The fifth Annual Conference of the Royal Musical Association Music and Philosophy Study Group, in collaboration with the Music and Philosophy Study Group of the American Musicological Society and De Musica – Laboratório de Estética e Filosofia da Música (Brasil).
Optional) Theme: Music and the Senses
Co-hosted by the Departments of Music and Philosophy at King’s College London and the Institute of Musical Research, University of London
17-18 July 2015
Keynote speakers include:
Professor Christopher Peacocke (Columbia University)
Professor Kay Kaufman Shelemay (Harvard University)
Professor Mark Evan Bonds (University of North Carolina at Chapel Hill)
Professor Simon Frith (University of Edinburgh)
Professor Hannah Ginsborg (University of California at Berkeley)
The RMA Music and Philosophy Study Group warmly invites paper submissions for this two-day international conference. The event, the fifth of an annual series of conferences run by the Study Group, will offer an opportunity for philosophers, music scholars, and others interested in philosophically-oriented research about music to discuss and debate their work in a collaborative setting. The conference presumes inclusive definitions of both music and philosophy. We take music to include all forms and genres of music, art music and popular, secular and sacred, raucous and refined, from any and all historical and geographical locales. We take philosophy to include analytic, continental, classical, and non-Western thought, as well as critical theory. Regardless of disciplinary affiliation,
the committee seeks conceptually rigorous and clearly articulated research that presents a novel argument and advances understanding of its topic.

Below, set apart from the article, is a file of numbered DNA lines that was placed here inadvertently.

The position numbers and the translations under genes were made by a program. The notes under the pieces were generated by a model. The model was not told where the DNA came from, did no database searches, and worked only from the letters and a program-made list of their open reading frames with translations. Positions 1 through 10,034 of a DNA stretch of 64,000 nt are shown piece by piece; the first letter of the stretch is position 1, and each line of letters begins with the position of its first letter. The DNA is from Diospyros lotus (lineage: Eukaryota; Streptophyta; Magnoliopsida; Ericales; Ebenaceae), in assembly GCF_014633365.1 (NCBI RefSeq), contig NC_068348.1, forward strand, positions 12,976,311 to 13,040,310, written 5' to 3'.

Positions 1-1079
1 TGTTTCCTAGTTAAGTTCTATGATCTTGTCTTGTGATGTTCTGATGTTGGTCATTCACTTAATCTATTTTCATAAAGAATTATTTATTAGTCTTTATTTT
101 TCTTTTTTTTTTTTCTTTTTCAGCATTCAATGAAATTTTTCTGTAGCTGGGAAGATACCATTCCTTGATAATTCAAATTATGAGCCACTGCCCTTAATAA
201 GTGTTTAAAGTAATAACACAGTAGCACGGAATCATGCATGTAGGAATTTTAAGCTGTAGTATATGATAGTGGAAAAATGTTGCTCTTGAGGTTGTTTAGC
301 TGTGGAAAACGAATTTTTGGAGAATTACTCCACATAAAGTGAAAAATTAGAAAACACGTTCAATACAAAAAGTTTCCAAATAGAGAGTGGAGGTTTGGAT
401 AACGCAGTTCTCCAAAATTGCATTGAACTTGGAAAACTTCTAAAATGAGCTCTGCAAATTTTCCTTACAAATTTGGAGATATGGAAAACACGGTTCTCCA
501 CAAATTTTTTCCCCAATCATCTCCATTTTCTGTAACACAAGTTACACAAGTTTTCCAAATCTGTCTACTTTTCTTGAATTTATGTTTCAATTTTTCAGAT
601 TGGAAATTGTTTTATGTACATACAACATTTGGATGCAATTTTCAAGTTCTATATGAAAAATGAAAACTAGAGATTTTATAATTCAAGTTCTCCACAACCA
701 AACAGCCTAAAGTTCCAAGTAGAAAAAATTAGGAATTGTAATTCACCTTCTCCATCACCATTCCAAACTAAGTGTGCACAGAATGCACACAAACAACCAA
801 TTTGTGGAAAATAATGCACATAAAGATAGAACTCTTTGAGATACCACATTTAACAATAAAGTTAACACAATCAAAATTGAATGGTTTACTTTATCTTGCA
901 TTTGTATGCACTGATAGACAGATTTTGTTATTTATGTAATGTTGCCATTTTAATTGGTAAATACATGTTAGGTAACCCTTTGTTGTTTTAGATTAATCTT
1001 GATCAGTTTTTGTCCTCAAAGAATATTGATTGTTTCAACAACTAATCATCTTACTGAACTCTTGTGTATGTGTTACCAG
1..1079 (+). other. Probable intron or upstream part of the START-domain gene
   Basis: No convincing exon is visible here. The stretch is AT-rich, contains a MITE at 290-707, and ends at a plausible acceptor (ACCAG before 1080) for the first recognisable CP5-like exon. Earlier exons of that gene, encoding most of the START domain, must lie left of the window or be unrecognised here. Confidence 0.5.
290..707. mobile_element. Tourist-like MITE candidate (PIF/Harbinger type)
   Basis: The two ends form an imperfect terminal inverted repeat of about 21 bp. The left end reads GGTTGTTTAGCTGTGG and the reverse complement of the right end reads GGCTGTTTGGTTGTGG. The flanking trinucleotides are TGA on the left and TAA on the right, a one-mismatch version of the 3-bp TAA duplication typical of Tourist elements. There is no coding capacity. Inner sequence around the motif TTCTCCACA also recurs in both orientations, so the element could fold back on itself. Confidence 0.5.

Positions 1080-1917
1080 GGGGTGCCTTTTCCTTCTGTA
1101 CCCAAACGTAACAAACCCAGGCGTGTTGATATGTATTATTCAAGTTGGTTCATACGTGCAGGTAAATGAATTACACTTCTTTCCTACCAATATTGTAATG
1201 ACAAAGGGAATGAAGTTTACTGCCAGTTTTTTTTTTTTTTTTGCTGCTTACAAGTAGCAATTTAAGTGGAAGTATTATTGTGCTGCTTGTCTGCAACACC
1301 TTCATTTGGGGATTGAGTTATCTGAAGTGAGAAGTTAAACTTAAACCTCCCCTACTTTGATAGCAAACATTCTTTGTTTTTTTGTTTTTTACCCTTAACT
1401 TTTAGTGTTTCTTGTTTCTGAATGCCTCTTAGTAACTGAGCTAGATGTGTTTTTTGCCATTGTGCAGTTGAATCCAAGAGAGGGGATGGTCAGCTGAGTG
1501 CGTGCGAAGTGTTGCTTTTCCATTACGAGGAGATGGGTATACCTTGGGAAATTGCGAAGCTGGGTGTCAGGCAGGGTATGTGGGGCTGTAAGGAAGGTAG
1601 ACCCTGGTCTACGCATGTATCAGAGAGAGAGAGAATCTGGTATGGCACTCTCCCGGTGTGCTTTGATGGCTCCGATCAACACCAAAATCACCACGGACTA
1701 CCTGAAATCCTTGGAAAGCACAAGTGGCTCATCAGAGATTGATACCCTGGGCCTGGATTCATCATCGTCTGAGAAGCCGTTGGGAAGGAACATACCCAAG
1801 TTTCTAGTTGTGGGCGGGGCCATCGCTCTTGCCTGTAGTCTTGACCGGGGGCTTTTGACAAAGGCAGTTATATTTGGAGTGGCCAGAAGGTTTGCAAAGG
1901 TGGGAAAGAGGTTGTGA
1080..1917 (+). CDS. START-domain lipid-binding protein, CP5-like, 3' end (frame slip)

The optional theme of this year’s conference is “Music and the Senses”, however submissions on all topics relating to music and philosophy are welcome.
Topics of interest might include (but are not limited to):
• Music, emotion, and affect; emotion vs. perception
• The partition and integration of the senses
• Philosophical approaches to auditory perception
• Non-aural aspects of musical experience (visual, tactile, gustatory, olfactory)
• Sound in the history and anthropology of the senses
• Music’s relationship to technology, technique, and distributed cognition
• Music, sex, pleasure, intimacy, and the erotic
• Individual vs. collective musical experience
• Attention, inattention, and altered states
• New approaches to music and phenomenology
• Atmosphere, immersion, Stimmung, mood, and vibe
• Formalisms: regressive, normative, and revolutionary
• Philosophical approaches to entertainment and distraction
• Music, capitalism, ideology, and the senses
• Music, movement, and dance
• Ontologies of sounds, tones, and music
Proposals are invited for:
Individual papers (20 minutes) – up to 350 words
Collaborative papers (30 minutes) – up to 500 words
Lecture recitals (30 minutes) – up to 350 words
Themed paper sessions of three or four individual (20 minute) papers – 350 words per paper plus 350 words outlining the rationale for the session. Ninety-minute sessions in innovative formats – up to 1000 words outlining the format and content of the session
Please submit proposals by email in a word document attachment: firstname.lastname@example.org
The deadline for proposals is 7 March 2015; outcomes will be communicated to authors by 21 March 2015.
All paper submissions will be considered by the programme committee:
Bill Brewer (Department of Philosophy, King’s College London)
Michael Gallope (Department of Cultural Studies and Comparative Literature, University of Minnesota)
Andrew Huddleston (Department of Philosophy, Birkbeck, University of London)
Tomas McAuley (Department of Musicology, Indiana University)
Nanette Nielsen (Department of Musicology, University of Oslo)
Hannah Templeton (Department of Music, King’s College London)
Mario Videira (Department of Music, University of São Paulo)
Nick Zangwill (Department of Philosophy, University of Hull)
Reasonably priced university accommodation will be available.
The event is generously supported by King’s College London, the Institute of Musical Research, Trinity Laban Conservatoire, the University of Hull, the British Society of Aesthetics, the Mind Association, and the Royal Musical Association.